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The Japanese government’s overhaul of the healthcare system was intended to improve treatment at hospitals, but big profits generated from the change may be producing the opposite effect, reports ajw.asahi.com.
Staffing agencies are reaping the gains from, and reportedly encouraging, the high turnover of nurses at medical institutions. Through the agencies’ steady source of available workers, hospitals can consistently be rewarded under an incentive program for employing a large number of nurses.
The nurses, who are in high demand as the nation’s population ages, are being enticed by generous perks to register with the employment agencies or switch jobs. However, with nurses jumping from one job to the next, concerns have risen about insufficient care at hospitals.
Hospitals pay a referral fee to staffing agencies each time they hire a nurse. The payments come from taxpayer funds, health insurance premiums, and bills paid by patients for treatment under the medical fee-for-service system.
The Ministry of Health, Labour and Welfare plans to review the fee-for-service reimbursement system and improve the public referral service. “This is something we had not anticipated under the current system,” said a ministry official in charge of nursing care.
Staffing agencies proliferated following changes to the healthcare system in 2006. Under the revisions, the health ministry introduced a program in which hospitals with a high ratio of nurses to patients receive more in terms of remuneration.
As hospitals started to compete for more nurses, staffing agencies were created to fill their labour needs. Before online services by employment agencies became available about 10 years ago, hospitals looked for nurses on their own or turned to local governments for referrals.
A survey last summer by the All Japan Hospital Association showed that 70% of its 2,500 member hospitals used staffing agencies at least once in the past three years to secure nurses. The ratio was 85% for hospitals in Tokyo, Osaka and other major cities.
According to SMS Co., a leading Tokyo-based staffing agency specialising in the medical field, hospitals around the nation paid about JPY 25 billion (USD 238 million) to employment agencies in referral fees for nurses in financial year 2012.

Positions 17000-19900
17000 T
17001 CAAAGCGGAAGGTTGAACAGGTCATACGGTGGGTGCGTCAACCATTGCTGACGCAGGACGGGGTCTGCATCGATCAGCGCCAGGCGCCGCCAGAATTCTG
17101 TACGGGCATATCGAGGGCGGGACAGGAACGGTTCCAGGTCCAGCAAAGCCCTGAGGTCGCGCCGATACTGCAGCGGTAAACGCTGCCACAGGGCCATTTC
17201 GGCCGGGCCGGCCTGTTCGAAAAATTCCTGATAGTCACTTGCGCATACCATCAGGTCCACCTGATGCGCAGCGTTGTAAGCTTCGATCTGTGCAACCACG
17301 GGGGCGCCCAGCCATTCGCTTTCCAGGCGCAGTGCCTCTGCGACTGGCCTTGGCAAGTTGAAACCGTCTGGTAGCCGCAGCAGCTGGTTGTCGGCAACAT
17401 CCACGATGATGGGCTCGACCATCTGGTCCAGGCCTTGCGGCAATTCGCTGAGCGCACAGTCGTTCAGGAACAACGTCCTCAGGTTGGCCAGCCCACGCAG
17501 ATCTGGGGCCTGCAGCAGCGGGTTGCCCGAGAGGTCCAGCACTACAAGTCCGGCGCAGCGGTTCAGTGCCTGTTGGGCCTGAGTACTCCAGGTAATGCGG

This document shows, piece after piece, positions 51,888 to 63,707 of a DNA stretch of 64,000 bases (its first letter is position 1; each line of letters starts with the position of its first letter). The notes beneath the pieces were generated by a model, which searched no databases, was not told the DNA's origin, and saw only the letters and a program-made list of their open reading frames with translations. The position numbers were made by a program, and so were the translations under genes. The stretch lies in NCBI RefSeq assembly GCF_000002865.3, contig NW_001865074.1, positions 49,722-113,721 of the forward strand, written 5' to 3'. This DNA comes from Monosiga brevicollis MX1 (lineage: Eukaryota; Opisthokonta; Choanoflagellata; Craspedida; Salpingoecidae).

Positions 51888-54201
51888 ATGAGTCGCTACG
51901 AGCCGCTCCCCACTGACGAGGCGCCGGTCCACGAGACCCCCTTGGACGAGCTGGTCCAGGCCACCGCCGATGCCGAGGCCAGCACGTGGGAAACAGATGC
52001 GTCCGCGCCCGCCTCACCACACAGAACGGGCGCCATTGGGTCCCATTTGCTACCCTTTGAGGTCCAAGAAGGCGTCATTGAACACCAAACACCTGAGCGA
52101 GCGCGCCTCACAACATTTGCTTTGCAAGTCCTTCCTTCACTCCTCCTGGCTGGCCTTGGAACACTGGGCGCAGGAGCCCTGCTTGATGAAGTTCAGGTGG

SMS said around 40,000 of an estimated 150,000 nurses seeking work turn to employment agencies each year. Hundreds of such employment agencies are believed to be operating in Japan. Officials in the healthcare industry expect the market for these agencies to expand further.
Staffing agencies say they are contributing to Japan’s healthcare system because they provide services based on requests by hospitals and nurses. However, some agencies’ main priority appears to be winning referral fees from hospitals.
With hospitals willing to pay such handsome fees, employment agencies are luring nurses with perks, including cash and gift certificates worth thousands of yen. Some agencies provide as much as JPY 500,000 (USD 4,770) in so-called ‘celebratory money’ to nurses who land jobs with hospitals.
According to one recruitment agency’s website: “Anybody who will register with our company for the first time will receive a JPY 5,000 (USD 48) gift certificate. We will give up to JPY 300,000 (USD 2,860) as a gift to switch jobs.”
Complaints from the employers are now rising about the revolving door of nurses, reports ajw.asahi.com. According to a 2011 survey by the 2,400-member Japan Hospital Association, about 55% of hospitals reported at least one case in which a doctor or nurse hired through an employment agency quit within six months of starting work.